a c 172 à CPUs
April 23, 2012 11:36:37 PM

I have 6 :o  desktops. My three "personal" systems each have discrete graphics. One is pretty old - that's where my G80 640 MB 8800 GTS finally ended up.

My three "office" systems use entirely adequate G41 motherboards with built in graphics.

You all need to remember that, hard as it is to believe :) , we gamers are a niche market.

There are also a lot of people with "K" chips that use them for other than gaming tasks. And for them, the built in graphics are more than adequate.
April 24, 2012 4:10:53 AM

Thanks, all :) 
a c 83 à CPUs
April 24, 2012 4:33:10 AM

Tig2575 said:
What about the 3770k, which is obviously intended for enthusiast users? Why in hell would intel bother with including "more powerful" (i.e. not quite as good as a GT 440) integrated graphics, on a chip that will virtually only be used by people who will have discrete GPUs?


Because there are many reasons to purchase a powerful processor like the 3770K and if your not going to game, than the integrated graphics are usually more than powerful enough. All Intel did was move the graphics from the motherboard chipset to the processor, it's not like they added something that wasn't there before. :lol: 
a b à CPUs
April 24, 2012 6:30:01 AM

Assuming that watercooled machines are rare in the 'mass market' (Brett?) there must be a limit to concentrating processing power into single units relying on heatsink/fan for cooling....
a b à CPUs
April 24, 2012 6:48:39 AM

I can't speak for the ivy bridge chips, and not gonna bother looking them up, but The 2500k does not support integrated graphics. I'd imagine the enthusiast targeted chips will come sans intergrated graphics support as well.

p.s., the four-core hyper-threaded chips like the 2600k are not targeted at enthusiasts, imo. As AMD has so gracefully shown us *cough*, games aren't gonna use 8 cores any time soon.

The vast majority of PC's use integrated graphics, not discrete cards.
a c 283 à CPUs
April 24, 2012 6:59:31 AM

Quote:
The 2500k does not support integrated graphics


Um, yes it does. The 2500K absolutely DOES have integrated graphics. HD 3000, specifically. The 2550K is the one that doesn't have an iGPU...

AND enthusiasts may not use the iGPU for gaming or anything, but it can certainly be used for Quick Sync with Virtu (I do).
a c 446 à CPUs
April 24, 2012 7:32:24 AM

The Intel HD 4000 is there so that you can play BF3 without a discrete graphic card @ 640x480 resolution in all it's glory... with ummm... medium quality?
a b à CPUs
April 24, 2012 7:42:12 AM

DJDeCiBeL said:
Quote:
The 2500k does not support integrated graphics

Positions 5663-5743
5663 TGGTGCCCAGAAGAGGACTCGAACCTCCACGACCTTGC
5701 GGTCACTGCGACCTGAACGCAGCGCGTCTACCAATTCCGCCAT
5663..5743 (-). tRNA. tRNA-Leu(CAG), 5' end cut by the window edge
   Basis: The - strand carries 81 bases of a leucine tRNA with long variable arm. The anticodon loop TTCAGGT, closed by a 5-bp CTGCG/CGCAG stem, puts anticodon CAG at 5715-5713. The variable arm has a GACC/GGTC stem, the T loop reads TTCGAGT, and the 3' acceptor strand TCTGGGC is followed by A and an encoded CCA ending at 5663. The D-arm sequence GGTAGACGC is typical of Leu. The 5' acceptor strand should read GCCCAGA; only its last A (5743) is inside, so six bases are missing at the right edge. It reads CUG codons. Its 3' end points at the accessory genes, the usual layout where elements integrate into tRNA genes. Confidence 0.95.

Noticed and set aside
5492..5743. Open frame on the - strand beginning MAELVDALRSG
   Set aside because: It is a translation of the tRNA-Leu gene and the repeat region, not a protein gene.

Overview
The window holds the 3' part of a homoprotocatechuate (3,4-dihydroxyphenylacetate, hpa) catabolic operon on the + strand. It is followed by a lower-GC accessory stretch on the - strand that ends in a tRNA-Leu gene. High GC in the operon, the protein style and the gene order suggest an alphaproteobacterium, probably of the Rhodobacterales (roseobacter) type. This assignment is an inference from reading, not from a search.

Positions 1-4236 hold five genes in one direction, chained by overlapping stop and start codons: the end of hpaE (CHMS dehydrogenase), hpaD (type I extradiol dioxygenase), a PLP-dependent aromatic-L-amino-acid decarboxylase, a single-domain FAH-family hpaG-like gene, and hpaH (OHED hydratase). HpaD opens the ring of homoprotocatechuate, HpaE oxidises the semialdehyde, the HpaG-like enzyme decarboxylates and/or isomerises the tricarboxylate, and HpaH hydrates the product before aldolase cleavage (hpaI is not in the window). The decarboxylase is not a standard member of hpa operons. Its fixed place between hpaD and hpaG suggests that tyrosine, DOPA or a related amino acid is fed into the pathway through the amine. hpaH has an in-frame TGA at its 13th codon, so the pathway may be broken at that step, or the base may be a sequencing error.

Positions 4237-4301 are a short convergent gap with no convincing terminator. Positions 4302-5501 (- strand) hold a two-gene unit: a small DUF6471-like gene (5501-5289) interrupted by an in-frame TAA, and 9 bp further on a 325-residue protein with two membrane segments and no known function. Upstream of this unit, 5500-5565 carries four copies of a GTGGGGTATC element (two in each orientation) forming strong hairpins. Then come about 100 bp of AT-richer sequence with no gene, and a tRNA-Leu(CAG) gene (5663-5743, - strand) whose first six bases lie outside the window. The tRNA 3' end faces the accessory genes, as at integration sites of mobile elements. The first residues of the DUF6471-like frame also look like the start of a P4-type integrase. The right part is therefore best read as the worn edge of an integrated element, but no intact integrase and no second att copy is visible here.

Um, yes it does. The 2500K absolutely DOES have integrated graphics. HD 3000, specifically. The 2550K is the one that doesn't have an iGPU...
.


Fair enough. Wrong model, same point.

I suppose they either hadn't figured out which model to target at enthusiasts at launch, or, being a virgin fabrication, just didn't screw with too much in the beginning.
a b à CPUs
April 24, 2012 9:37:41 AM

dodger46 said:
Assuming that watercooled machines are rare in the 'mass market' (Brett?) there must be a limit to concentrating processing power into single units relying on heatsink/fan for cooling....



Hi :) 

Almost non existant...

All the best Brett :) 
April 24, 2012 9:51:31 AM

Also on the new motherboards you can use on-board graphics and integrated graphics alongside your main gpu.
a b à CPUs
April 24, 2012 9:59:39 AM

mercer95 said:
Also on the new motherboards you can use on-board graphics and integrated graphics alongside your main gpu.

Like an SLi board?
April 24, 2012 10:24:16 AM

Having an IGP can be handy if you are waiting a few months for a particular video card to get released and you just want to do non-gaming tasks in the meantime.


Because I didn't have that option, I was "forced" to buy something that I didn't really want at the time, as I couldn't hold off on getting a new computer, so had to take the compromise choice on the GPU.

April 24, 2012 6:09:41 PM

I am not 100% sure about this but correct me if I am wrong. If you have integrated graphics and a mobo with an hdmi port you can have 2 HDMI displays going for one card setups that only have 1 hdmi port. So, I am running a gtx 480 with 1 hdmi ports to my 27'' monitor. Then I can have another HDMI hooked to another 1080p full HD monitor for my second display connected via the mobo port.

Edit: Actually this doesn't make sense. I bet you can still hook up via the mobo hdmi even without integrated graphics?
a b à CPUs
April 24, 2012 6:18:37 PM

niknovacain said:
I am not 100% sure about this but correct me if I am wrong. If you have integrated graphics and a mobo with an hdmi port you can have 2 HDMI displays going for one card setups that only have 1 hdmi port. So, I am running a gtx 480 with 1 hdmi ports to my 27'' monitor. Then I can have another HDMI hooked to another 1080p full HD monitor for my second display connected via the mobo port.

Edit: Actually this doesn't make sense. I bet you can still hook up via the mobo hdmi even without integrated graphics?

I would expect you'd have to choose between IGP and discrete GPU in the BIOS, pretty cool if you could run two displays for different apps tho!
April 24, 2012 6:40:14 PM

Tig,